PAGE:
Tai Chi in Lincoln

Do you want to try some gentle exercise without dripping with sweat, and the loud music? Our teachers with over 45 years experience between them, have been supplying classes and workshops, for Chi Kung and Tai Chi in Lincoln since 1996. 

Here follows some general information about our classes.


What Is Tai Chi?

Tai Chi (pronounced “tie-chee”) is a combination of physical exercise, theoretical study, internal alchemy and philosophy that has developed over hundreds of years in China.

Actually, Tai Chi is a form of Chi Kung (Chinese remedial and therapeutic exercise) that emphasises the correct use of the body and breath.

Originally Tai Chi was developed as a martial art. Today it is generally seen more as a healing art. In fact, both are inextricably linked.

As a martial art it can be formidable, which is why, traditionally, advanced knowledge of the art was veiled in secrecy and only passed on to students ready for the responsibility.


The Benefits of Regular Practice

If practised properly, Tai Chi can serve to unblock the body’s energy channels, improve Qi (vital energy) and blood circulation, regulate organ function and increase the amount of Qi available. As a result of its calming effect, regular practice can transform our reaction to everyday circumstances and change our perceptions of reality by fostering a positive consciousness.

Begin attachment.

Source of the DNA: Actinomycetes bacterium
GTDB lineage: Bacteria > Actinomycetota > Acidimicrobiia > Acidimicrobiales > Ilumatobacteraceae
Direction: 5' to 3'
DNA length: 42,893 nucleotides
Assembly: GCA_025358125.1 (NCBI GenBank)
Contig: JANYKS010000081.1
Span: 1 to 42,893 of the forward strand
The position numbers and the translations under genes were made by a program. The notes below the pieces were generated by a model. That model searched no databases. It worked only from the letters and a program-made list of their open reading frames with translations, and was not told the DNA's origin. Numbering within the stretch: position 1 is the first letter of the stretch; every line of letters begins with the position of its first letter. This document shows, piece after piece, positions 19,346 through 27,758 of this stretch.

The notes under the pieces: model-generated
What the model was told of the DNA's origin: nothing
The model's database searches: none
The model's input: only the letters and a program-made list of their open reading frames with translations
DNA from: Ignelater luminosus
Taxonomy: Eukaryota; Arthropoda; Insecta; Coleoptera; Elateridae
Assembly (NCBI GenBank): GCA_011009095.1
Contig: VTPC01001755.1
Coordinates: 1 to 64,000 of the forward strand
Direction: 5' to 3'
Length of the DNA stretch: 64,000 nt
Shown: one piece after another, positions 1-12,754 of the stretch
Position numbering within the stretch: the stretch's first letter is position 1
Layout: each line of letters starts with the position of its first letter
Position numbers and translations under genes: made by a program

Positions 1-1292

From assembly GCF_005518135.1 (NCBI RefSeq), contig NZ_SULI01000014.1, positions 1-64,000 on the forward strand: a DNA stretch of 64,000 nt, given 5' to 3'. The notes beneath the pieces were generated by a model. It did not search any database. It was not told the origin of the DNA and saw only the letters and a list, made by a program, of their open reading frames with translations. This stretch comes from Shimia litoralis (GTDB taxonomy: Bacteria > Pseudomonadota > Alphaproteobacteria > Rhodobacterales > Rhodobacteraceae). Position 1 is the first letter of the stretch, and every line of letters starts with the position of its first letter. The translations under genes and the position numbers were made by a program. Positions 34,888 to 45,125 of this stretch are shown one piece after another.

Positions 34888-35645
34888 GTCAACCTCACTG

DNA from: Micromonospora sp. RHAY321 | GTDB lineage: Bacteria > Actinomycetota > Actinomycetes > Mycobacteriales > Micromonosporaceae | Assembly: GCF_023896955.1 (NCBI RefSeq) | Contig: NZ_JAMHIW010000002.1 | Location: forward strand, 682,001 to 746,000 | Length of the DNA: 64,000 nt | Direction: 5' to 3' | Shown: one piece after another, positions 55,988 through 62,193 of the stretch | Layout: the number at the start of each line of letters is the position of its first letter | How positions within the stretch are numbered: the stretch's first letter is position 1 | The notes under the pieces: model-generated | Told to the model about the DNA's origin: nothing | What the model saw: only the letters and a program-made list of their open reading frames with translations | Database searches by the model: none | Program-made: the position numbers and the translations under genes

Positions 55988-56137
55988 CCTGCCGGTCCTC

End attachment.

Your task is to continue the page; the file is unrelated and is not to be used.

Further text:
Tai Chi teaches us how to use our bodies in the most bio-mechanically efficient manner in order to produce maximum results from minimum efforts. It develops a relaxed alertness of body, mind and spirit. It can make our bodies pliable and more able to sustain physical injury.

Click here to find out more about the benefits of Tai Chi and Chi Kung practice.


What is involved in the Practice of Tai Chi?

Practice of the ‘form’ which, in the case of Yang family Tai Chi, contains 108 steps.

Pushing hands, which is the application of the movements learnt within the practice of the form and the further development of sensitivity. By the refined and infinitesimal differentiation of yin and yang one learns to ‘use the force of four ounces to repel a thousand pounds’.

Application of the movements within the form.

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Terminology & Pronunciation

There are two main forms of translating Chinese Wade Giles and Pinyin.

Tai Chi or more correctly "T'ai Chi" (pronounced tie chee), Wade Giles is written Taijiquan in Pinyin.

Similarly Chi Kung (pronounced chee gung), Wade Giles is written Qigong in Pinyin.


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